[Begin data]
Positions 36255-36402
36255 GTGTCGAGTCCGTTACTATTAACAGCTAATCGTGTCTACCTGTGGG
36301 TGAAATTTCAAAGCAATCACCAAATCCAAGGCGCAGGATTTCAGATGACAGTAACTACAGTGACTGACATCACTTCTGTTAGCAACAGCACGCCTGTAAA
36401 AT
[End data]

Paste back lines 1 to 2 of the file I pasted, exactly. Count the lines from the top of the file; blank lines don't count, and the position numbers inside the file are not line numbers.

Positions 36255-36402
36255 GTGTCGAGTCCGTTACTATTAACAGCTAATCGTGTCTACCTGTGGG